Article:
"Sky Gate" is a new work for ten musicians that honors Isamu Noguchi’s Sky Gate, one of the most prominent works of art on the City and County of Honolulu’s Civic Center. Noguchi spent much of his life designing parks. He created the sculpture for a version of the park he would never see: one where the monkey pod trees had grown for almost 50 years more, reaching out to touch each other with their branches, making the sculpture a literal Sky Gate amongst the shade of the surrounding park. The width and height of the columns mirrors the surrounding trees as they reach up from all directions towards the sculpture. The concrete circular stage below invites people to sit there for lunch or on a break as I did with my father when he worked in Honolulu Hale. The sculpture then not only activates the park, but also us: it activates us to look up, to come together, to be present in the space.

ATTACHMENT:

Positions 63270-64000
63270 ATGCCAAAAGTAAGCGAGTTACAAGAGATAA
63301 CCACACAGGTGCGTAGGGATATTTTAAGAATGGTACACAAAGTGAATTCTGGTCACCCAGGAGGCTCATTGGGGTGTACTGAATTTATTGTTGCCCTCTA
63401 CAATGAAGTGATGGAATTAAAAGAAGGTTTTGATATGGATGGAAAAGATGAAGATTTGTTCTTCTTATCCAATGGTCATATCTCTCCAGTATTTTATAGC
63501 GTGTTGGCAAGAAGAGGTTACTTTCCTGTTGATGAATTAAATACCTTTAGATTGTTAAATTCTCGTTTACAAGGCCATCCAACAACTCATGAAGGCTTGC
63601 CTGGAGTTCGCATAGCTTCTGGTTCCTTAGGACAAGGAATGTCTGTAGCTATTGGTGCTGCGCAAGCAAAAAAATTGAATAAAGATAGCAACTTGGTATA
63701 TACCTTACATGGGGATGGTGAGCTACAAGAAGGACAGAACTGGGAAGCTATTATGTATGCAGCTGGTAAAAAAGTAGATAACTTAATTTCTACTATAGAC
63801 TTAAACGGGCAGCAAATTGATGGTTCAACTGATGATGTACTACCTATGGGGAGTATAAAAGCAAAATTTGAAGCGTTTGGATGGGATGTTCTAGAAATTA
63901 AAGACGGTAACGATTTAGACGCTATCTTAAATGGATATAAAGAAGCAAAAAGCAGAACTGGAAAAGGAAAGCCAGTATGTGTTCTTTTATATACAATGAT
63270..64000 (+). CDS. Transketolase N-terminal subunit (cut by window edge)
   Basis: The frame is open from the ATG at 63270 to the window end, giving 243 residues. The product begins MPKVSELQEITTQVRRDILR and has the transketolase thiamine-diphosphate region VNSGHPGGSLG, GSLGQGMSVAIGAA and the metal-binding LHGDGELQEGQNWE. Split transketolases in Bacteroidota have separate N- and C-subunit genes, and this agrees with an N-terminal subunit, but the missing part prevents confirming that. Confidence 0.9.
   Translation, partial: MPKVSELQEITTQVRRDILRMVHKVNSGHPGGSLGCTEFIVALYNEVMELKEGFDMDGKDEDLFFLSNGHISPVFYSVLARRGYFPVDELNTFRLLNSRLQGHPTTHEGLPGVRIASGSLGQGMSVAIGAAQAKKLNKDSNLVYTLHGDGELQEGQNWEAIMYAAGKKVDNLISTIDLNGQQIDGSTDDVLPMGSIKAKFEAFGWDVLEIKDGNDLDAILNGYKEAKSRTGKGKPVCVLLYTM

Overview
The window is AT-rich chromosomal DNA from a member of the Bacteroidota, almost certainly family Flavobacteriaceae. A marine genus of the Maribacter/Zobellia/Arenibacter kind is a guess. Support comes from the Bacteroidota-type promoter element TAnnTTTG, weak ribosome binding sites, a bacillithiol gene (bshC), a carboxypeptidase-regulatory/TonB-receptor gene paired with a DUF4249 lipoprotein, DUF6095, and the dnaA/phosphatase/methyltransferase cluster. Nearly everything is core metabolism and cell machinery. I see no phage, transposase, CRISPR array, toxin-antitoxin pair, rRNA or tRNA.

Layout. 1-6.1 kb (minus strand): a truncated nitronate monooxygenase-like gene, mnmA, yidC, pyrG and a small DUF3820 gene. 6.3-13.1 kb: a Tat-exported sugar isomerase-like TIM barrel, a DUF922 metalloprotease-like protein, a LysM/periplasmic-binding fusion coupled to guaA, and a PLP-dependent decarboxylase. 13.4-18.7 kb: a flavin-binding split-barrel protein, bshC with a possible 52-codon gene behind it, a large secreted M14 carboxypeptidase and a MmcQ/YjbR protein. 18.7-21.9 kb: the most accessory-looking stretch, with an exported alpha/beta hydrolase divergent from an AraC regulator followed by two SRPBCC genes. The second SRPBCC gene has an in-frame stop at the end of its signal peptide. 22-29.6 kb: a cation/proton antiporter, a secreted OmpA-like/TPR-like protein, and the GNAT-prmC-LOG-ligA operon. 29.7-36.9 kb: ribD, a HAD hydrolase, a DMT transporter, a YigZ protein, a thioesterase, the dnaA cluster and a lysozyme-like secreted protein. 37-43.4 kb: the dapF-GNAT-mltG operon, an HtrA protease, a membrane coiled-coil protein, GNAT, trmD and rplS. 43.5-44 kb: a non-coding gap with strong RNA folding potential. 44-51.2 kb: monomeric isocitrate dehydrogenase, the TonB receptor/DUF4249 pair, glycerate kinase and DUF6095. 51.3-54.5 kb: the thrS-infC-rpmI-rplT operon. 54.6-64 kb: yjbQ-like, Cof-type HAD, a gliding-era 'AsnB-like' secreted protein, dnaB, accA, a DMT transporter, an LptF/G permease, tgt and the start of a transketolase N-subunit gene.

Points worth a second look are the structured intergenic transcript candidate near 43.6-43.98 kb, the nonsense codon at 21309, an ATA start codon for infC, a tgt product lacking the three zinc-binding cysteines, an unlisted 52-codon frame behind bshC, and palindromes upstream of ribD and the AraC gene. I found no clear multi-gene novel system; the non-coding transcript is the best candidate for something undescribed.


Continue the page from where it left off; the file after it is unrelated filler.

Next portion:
Every May and July, people gather at Sky Gate to observe Lāhainā Noon, also known as kau ka lā i ka lolo (the sun rests upon the brain), a time of great energy when the sun is overhead and the shadow retreats into the body. At this time Sky Gate’s shadow projects a perfect ring and becomes a magnificent spectacle.
My new composition seeks to encourage communities to engage with public spaces in new and innovative ways. By activating the park space with sound, I will provide opportunities for the public to experience and appreciate the sculpture and reclaim the park as a performance space. Working with musicians from Chamber Music Hawaiʻi, I will be recognizing and encouraging local performing artists through their participation.
The musical work is co-commissioned by the City & County of Honolulu Mayor’s Office of Culture and the Arts and Chamber Music Hawaiʻi with the generous support of NWS BLUE and the State Foundation on Culture and the Arts. NWS BLUE projects are made possible with support from the Maxine and Stuart Frankel Foundation and NWS’s Fund for New Ventures.
Грант предоставил Oahu, HI (January 2022)